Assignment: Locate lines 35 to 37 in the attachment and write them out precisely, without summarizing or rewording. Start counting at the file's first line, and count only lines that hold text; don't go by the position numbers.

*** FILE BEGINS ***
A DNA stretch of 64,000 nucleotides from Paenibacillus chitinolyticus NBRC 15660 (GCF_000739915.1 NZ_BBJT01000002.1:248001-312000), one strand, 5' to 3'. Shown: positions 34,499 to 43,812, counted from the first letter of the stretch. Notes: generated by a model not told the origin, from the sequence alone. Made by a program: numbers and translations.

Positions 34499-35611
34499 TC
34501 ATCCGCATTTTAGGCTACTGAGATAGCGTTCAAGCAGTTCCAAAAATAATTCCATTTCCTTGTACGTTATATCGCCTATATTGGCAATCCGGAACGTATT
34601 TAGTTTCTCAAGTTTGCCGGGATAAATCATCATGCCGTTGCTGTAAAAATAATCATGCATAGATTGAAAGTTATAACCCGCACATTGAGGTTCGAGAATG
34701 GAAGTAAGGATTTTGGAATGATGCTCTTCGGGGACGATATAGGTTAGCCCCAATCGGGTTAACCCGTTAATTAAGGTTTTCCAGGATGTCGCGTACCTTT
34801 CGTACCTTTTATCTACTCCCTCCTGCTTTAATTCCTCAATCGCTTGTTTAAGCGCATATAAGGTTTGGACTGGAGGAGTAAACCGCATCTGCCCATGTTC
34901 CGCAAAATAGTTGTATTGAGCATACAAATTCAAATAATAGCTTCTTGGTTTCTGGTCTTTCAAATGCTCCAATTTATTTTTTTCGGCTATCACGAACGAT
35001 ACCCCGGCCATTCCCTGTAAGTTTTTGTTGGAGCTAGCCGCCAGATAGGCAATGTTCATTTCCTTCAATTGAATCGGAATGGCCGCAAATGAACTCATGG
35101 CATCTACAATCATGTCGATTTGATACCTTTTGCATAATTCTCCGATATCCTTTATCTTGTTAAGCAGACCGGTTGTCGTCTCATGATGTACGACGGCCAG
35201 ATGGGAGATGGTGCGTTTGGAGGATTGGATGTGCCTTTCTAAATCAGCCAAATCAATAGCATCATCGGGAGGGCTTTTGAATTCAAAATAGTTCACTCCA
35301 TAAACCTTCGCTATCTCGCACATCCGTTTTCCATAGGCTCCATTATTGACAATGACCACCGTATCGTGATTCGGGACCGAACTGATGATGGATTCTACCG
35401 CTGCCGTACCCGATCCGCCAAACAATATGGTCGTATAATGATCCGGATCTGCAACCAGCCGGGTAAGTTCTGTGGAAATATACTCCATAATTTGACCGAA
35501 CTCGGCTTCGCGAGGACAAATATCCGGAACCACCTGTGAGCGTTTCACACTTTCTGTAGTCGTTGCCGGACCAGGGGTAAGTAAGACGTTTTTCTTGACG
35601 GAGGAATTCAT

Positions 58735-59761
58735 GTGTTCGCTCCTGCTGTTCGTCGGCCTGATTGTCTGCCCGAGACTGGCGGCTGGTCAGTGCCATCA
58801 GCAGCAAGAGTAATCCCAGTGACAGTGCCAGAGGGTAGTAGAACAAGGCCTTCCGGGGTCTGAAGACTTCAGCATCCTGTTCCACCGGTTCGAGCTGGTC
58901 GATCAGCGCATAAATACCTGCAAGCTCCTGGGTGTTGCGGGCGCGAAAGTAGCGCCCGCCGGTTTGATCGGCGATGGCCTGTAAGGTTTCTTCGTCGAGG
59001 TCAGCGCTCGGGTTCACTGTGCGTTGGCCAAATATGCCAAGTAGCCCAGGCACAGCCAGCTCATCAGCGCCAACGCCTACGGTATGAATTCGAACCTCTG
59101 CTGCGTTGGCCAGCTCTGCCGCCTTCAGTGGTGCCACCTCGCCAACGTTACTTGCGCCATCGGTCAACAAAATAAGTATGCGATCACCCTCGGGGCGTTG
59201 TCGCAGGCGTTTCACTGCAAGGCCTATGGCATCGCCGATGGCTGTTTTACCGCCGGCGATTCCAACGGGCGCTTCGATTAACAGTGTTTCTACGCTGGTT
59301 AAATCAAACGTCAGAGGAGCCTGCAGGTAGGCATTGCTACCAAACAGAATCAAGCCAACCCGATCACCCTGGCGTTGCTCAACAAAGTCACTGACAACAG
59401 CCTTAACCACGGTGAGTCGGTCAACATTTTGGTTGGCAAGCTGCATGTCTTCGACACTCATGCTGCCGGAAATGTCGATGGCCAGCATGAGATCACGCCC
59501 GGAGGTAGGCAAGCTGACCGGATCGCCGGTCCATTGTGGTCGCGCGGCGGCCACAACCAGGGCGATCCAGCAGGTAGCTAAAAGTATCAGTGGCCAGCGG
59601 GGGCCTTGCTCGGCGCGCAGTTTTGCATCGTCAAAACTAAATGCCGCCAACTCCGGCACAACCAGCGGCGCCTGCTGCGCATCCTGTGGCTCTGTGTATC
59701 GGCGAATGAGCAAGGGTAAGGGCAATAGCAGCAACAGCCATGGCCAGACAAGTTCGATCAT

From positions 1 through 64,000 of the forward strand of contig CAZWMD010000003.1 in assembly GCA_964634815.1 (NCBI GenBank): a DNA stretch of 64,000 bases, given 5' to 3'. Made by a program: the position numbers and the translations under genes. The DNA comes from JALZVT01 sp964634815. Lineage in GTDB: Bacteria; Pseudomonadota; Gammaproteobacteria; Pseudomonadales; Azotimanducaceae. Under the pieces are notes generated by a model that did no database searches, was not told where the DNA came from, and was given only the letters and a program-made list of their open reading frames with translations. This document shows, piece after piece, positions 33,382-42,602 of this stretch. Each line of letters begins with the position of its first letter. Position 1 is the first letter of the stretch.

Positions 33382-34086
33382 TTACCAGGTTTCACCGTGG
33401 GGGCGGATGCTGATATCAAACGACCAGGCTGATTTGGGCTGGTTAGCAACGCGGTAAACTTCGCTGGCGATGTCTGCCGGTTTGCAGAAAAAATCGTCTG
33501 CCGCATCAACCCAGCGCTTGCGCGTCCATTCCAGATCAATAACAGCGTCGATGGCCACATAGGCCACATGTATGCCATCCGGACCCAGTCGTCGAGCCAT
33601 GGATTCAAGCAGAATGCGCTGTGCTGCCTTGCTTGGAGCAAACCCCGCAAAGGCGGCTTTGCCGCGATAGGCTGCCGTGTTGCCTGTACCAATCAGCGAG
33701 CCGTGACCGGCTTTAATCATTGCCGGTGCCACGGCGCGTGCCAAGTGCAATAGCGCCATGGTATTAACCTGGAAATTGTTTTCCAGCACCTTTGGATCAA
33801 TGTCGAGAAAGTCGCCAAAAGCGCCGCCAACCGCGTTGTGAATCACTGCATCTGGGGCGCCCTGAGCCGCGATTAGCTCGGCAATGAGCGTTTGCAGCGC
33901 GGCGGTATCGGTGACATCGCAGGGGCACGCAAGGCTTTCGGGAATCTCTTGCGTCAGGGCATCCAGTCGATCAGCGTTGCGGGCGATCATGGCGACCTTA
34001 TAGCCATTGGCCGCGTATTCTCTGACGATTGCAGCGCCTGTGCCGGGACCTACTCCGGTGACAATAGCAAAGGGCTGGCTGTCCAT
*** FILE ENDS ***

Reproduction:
33801 TGTCGAGAAAGTCGCCAAAAGCGCCGCCAACCGCGTTGTGAATCACTGCATCTGGGGCGCCCTGAGCCGCGATTAGCTCGGCAATGAGCGTTTGCAGCGC
33901 GGCGGTATCGGTGACATCGCAGGGGCACGCAAGGCTTTCGGGAATCTCTTGCGTCAGGGCATCCAGTCGATCAGCGTTGCGGGCGATCATGGCGACCTTA
34001 TAGCCATTGGCCGCGTATTCTCTGACGATTGCAGCGCCTGTGCCGGGACCTACTCCGGTGACAATAGCAAAGGGCTGGCTGTCCAT